A game about killing monsters and stealing their treasure turned into one about avoiding conflict and attempting (at least on Icio’s part) to teach a troll the Ten Commandments. But more to the point, it was about playing their alignment — an element of the Dungeons & Dragons rules that always annoyed me. There’s always the question of moral relativism when trying to define good or evil, but in a game where those distinctions tie to rules that can affect how or if a spell works on a creature, how your character interacts with others, or how they behave in general, it’s important to figure out (in game terms) what they mean.

The encounter left Icio and Augustinian questioning the nature of morality, and if it could even truly exist in a poly- or pantheistic framework, where every god had an area of authority and subjective morality. Carrus was frustrated — he knew, in some way, they did the right thing, but it still felt wrong to let the creature go! Marcellus and Calvinus didn’t quite know what to think…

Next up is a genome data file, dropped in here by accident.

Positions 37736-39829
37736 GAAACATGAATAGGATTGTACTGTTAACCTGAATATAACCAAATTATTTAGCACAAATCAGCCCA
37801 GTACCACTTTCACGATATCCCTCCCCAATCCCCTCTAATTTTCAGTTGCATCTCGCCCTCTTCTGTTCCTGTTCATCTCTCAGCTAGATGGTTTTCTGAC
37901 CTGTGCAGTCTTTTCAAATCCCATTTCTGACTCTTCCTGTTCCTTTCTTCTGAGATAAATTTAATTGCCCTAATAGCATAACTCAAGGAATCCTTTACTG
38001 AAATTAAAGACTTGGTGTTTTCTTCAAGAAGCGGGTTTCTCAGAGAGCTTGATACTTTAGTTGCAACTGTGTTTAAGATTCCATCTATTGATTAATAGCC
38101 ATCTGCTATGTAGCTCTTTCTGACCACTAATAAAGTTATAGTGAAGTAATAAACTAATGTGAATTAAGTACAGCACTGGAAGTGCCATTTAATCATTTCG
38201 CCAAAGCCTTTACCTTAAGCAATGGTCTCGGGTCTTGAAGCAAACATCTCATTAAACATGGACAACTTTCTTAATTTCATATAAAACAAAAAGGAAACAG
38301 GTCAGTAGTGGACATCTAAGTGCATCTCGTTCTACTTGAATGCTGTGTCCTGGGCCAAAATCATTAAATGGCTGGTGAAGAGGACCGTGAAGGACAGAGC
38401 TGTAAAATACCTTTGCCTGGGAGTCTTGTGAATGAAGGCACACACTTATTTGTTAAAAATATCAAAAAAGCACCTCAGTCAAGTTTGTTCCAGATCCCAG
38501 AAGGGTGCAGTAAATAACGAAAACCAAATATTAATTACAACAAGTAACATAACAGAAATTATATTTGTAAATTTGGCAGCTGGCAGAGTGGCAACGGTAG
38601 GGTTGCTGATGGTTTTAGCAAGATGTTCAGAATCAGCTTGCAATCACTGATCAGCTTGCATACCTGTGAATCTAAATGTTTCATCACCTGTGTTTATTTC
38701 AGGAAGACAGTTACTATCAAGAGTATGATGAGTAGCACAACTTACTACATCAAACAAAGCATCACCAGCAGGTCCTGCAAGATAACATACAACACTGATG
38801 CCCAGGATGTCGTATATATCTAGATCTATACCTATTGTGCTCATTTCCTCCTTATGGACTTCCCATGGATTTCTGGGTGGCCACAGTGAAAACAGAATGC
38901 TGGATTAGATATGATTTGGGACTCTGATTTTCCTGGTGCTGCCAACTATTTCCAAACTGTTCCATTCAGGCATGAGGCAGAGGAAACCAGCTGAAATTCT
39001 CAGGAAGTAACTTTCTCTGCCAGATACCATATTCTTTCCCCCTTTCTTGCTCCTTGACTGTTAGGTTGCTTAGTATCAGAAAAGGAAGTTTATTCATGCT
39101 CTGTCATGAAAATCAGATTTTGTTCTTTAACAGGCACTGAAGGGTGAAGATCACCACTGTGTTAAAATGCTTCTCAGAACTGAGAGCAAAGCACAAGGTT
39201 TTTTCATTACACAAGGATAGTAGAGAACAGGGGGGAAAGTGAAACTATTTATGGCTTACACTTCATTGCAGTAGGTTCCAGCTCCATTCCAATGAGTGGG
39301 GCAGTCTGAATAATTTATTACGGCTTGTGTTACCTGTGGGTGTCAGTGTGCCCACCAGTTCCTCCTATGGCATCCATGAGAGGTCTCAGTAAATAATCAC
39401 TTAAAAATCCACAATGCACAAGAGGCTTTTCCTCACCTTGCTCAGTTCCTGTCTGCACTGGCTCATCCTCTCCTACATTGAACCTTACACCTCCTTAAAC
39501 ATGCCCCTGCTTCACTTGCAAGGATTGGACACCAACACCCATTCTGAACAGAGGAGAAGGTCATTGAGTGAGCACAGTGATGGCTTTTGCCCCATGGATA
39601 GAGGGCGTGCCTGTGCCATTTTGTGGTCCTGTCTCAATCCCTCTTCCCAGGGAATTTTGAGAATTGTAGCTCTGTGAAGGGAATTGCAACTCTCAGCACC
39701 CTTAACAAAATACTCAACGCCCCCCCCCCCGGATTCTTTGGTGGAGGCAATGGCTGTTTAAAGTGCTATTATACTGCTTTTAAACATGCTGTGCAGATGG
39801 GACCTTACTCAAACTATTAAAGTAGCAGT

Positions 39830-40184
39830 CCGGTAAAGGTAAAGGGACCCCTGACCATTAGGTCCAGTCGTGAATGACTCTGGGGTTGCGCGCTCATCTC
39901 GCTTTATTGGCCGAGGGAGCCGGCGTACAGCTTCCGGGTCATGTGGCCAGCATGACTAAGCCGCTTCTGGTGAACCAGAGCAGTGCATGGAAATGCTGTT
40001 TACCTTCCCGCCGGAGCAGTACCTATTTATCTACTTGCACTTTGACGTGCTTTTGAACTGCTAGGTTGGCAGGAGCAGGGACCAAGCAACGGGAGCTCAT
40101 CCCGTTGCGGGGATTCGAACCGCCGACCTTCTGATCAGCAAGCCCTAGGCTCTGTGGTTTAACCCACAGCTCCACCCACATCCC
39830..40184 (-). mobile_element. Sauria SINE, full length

These quandaries bring up some interesting questions. If you serve an “evil” god, but your intent is to follow the precepts of that deity, are you doing evil or good? A real world example might by the thugee of India, who worship Kali, and who would waylay and murder travelers as a form of worship. Is that evil? The British overlords of India certainly thought so (as, I suspect, did the victims), but what did they think? Sati, where a wife was burned with her dead husband, was considered right and proper. Good. British authorities disagreed. Egyptian emperors were buried with their slaves and servants. Evil? Or was it, if these people went willingly because they were serving their emperor and gods?